David Bourget (Western Ontario)
David Chalmers (ANU, NYU)
Rafael De Clercq
Ezio Di Nucci
Jonathan Jenkins Ichikawa
Jack Alan Reynolds
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Hypatia 4 (1):9 - 27 (1989)
In the Renaissance, educating for philosophy was integrated with educating for an active role in society, and both were conditioned by the prevailing educational theories based on humanist revisions of the trivium. I argue that women's education in the Renaissance remained tied to grammar while the education of men was directed toward action through eloquence. This is both a result of and a condition for the greater restriction on the social opportunities for women.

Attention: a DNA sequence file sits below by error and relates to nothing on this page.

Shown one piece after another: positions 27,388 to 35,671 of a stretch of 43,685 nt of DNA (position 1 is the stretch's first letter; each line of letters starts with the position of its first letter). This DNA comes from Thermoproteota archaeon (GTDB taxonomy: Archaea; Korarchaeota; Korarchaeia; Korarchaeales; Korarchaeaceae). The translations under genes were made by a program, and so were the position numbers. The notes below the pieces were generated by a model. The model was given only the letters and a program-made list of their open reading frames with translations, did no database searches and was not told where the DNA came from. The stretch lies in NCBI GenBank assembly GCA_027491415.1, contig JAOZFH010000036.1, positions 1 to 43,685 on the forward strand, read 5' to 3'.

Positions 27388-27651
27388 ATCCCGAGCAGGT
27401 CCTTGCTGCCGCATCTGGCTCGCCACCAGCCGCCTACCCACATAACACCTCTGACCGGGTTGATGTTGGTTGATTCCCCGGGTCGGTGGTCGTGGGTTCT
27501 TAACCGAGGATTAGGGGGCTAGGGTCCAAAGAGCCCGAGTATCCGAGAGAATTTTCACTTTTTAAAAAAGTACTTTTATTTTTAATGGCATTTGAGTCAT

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References found in this work BETA
W. C. Kneale (1962). The Development of Logic. Oxford University Press.
Nicholas Jardine (1988). Epistemology of the Sciences. In Charles B. Schmitt, Quentin Skinner & Eckhard Kessler (eds.), The Cambridge History of Renaissance Philosophy. Cambridge University Press 685--711.
Walter J. Ong (1981). Fighting for Life: Contest, Sexuality, and Consciousness. University of Massachusetts Press.
Cesare Vasoli (1988). The Renaissance Concept of Philosophy. In Charles B. Schmitt, Quentin Skinner & Eckhard Kessler (eds.), The Cambridge History of Renaissance Philosophy. Cambridge University Press 60--61.
Jerrold E. Seigel (1968). Rhetoric and Philosophy in Renaissance Humanism. Princeton, N.J.,Princeton University Press.
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